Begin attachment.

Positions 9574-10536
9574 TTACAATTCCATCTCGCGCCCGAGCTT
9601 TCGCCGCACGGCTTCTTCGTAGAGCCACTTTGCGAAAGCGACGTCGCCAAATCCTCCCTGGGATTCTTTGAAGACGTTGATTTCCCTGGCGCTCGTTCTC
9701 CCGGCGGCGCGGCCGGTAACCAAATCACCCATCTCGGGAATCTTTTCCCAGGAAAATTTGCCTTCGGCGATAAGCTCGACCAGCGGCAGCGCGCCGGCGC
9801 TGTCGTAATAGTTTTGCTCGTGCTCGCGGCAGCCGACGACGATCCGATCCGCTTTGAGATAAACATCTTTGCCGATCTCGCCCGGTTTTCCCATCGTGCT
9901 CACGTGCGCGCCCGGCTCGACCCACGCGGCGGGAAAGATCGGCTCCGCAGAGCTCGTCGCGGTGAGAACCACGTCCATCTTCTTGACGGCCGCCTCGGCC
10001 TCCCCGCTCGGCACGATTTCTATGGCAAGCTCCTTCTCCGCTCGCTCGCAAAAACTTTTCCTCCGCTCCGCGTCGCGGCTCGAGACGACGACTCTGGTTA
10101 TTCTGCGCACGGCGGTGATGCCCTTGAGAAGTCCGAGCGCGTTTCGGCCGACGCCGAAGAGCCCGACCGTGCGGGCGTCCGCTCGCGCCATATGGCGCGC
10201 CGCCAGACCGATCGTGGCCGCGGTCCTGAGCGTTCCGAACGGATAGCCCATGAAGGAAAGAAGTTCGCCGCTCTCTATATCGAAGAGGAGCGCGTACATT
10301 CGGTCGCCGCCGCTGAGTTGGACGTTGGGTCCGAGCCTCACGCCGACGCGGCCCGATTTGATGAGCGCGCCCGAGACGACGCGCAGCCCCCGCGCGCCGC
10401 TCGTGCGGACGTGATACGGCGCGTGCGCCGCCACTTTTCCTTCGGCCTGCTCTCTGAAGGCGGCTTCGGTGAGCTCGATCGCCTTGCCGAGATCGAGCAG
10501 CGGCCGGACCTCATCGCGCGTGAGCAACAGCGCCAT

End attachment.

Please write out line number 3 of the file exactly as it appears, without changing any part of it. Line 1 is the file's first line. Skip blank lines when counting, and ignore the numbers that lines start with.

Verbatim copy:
9601 TCGCCGCACGGCTTCTTCGTAGAGCCACTTTGCGAAAGCGACGTCGCCAAATCCTCCCTGGGATTCTTTGAAGACGTTGATTTCCCTGGCGCTCGTTCTC